RR Auction

For over 30 years RRAuctions has provided the world with autographed items. Every month they offer collectors more than 1,250 quality, fully guaranteed signed items, including photos, documents, letters, and books from a variety of categories.

Each autographed item is accompanied by a full 100% lifetime guarantee of authenticity.  RRAuction has experts employed in-house but also collaborate with third-party authenticators in various fields, to ensure correct evaluation is done.

Every month, all items are presented in a full-colour catalogue, with many full-page displays and numerous benefiting from detailed research descriptions. If you become an RRAuction registered bidder, you can access their company’s auction archives.

  • USA
Objects "RR Auction"

Ernest Shepard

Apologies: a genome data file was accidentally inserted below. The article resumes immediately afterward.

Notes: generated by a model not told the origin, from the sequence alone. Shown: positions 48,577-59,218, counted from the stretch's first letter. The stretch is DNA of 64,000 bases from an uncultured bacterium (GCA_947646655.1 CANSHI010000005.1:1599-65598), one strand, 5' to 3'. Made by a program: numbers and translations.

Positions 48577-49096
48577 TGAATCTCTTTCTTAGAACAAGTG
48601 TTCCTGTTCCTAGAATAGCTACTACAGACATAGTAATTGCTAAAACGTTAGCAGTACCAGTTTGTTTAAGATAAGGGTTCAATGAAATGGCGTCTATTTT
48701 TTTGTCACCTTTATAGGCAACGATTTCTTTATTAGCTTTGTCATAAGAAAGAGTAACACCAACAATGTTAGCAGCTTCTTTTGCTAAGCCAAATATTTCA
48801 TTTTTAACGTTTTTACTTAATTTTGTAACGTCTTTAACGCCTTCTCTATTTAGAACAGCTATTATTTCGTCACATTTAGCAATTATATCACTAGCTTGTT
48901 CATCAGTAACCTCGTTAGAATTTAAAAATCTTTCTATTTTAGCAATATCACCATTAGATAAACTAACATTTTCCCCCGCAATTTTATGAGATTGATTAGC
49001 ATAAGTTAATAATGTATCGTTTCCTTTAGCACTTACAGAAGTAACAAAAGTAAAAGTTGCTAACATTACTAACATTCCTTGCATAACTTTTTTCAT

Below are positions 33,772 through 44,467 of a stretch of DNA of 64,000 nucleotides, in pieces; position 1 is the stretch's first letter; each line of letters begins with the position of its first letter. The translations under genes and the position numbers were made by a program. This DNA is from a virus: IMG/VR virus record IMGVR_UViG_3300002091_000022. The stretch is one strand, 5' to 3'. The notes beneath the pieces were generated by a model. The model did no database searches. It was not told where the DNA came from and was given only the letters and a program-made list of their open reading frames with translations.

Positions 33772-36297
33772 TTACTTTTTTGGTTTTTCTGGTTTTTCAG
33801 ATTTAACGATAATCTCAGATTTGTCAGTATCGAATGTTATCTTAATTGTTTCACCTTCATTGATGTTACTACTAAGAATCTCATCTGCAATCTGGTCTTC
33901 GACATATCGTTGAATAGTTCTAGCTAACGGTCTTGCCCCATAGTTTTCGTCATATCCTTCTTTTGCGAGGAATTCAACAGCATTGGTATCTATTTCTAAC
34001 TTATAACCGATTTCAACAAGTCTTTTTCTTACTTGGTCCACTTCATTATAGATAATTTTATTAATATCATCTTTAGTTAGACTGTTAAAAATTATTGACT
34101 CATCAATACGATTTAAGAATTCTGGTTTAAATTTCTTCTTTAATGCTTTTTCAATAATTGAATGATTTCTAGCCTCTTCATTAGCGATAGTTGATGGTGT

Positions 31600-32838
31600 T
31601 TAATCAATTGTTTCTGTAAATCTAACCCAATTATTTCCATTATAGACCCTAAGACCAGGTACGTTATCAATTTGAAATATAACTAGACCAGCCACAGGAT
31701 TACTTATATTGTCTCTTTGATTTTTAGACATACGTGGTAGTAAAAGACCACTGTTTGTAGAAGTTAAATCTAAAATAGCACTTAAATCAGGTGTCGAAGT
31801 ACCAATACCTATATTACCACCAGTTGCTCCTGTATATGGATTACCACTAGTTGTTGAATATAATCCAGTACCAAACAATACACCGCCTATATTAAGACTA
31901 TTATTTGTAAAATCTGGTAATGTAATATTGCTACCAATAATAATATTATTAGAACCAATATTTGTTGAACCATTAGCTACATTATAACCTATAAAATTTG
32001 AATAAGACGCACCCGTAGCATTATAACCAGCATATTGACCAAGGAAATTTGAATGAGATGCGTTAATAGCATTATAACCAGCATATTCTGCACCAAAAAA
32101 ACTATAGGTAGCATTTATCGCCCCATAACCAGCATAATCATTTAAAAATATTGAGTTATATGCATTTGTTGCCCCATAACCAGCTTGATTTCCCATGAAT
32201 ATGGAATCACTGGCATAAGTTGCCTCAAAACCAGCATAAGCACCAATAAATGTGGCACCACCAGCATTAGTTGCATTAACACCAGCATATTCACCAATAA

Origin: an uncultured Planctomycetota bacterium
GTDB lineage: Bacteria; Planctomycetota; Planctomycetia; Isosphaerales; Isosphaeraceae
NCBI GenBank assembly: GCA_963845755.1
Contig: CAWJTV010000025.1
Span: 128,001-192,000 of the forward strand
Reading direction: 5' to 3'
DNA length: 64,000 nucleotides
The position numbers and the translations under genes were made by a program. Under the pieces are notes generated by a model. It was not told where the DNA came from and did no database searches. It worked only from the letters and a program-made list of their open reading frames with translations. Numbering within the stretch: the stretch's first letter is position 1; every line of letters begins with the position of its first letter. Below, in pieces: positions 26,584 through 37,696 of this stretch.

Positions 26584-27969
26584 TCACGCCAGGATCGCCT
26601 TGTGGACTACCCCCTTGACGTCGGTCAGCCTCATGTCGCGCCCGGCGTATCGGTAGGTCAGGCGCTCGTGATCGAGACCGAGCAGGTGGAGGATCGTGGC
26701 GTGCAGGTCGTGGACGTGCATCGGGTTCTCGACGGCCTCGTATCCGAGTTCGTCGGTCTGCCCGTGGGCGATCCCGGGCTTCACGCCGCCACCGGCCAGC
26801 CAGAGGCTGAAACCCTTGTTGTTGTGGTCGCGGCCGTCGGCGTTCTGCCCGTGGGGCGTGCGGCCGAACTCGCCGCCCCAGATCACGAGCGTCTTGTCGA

"In 1924 I illustrated A. A. Milne’s ‘When We Were Very Young’ and 2 years later ‘Winnie the Pooh’", ALS signed “Ernest H. Shepard,” one page, 5.25 x 7, personal letterhead, October 26, 1967. Letter to Miss Evelyn B. Byrne, in part: "Many thanks for your letter and for all the information you give me. I am indeed glad to know of the success of your venture and I hope that your new book will meet with great success. By all means reprint my letter. I am particularly pleased to know that schools, parents and teachers showed such interest. I am returning you the typescript of my letter and, as you will see, have added something that may be of interest to you personally." Includes a typescript of a letter he previously sent to Byrne, in which he described his artistic influences from childhood; at the conclusion, Shepard handwrites a lengthy unsigned passage, in full: "I started working for ‘Punch’ when I was 26 and fifteen years later, when I came back from 3 years service as a Gunner in the 1914 war, I was elected to the Punch ‘Table’ staff. In 1924 I illustrated A. A. Milne’s ‘When We Were Very Young’ and 2 years later ‘Winnie the Pooh’ followed by ‘Now We Are Six’ and ‘The House at Pooh Corner.' I also illustrated a New edition of Pepy’s Diary titled ‘Everybodys Pepys.' This was followed by ‘Everybodys Boswell.’ Then a few years later, I illustrated ‘Wind in the Willows’—‘Dream Days’ and the ‘Golden Age’ by Kenneth Grahame. I illustrated ‘Bevis’ the Story of a boy, by Richard Jeffries. Then came Laurence Housman’s Palace Plays ‘Victoria Regina,’ ‘Golden Sovereign’ and Gracious Majesty.’ Within the last 3 years, I have written & illustrated two books for Children ‘Ben & Brock’ and ‘Betsy & Jo.’ Both have been published in the U.S.A. besides in England and several European Countries. I think this may interest you, though it is outside the scope of your new book.” In fine condition. Accompanied by the original mailing envelope addressed in his own hand, incorporating his signature, "E. H. Shepard," in the return address on the flap. Read more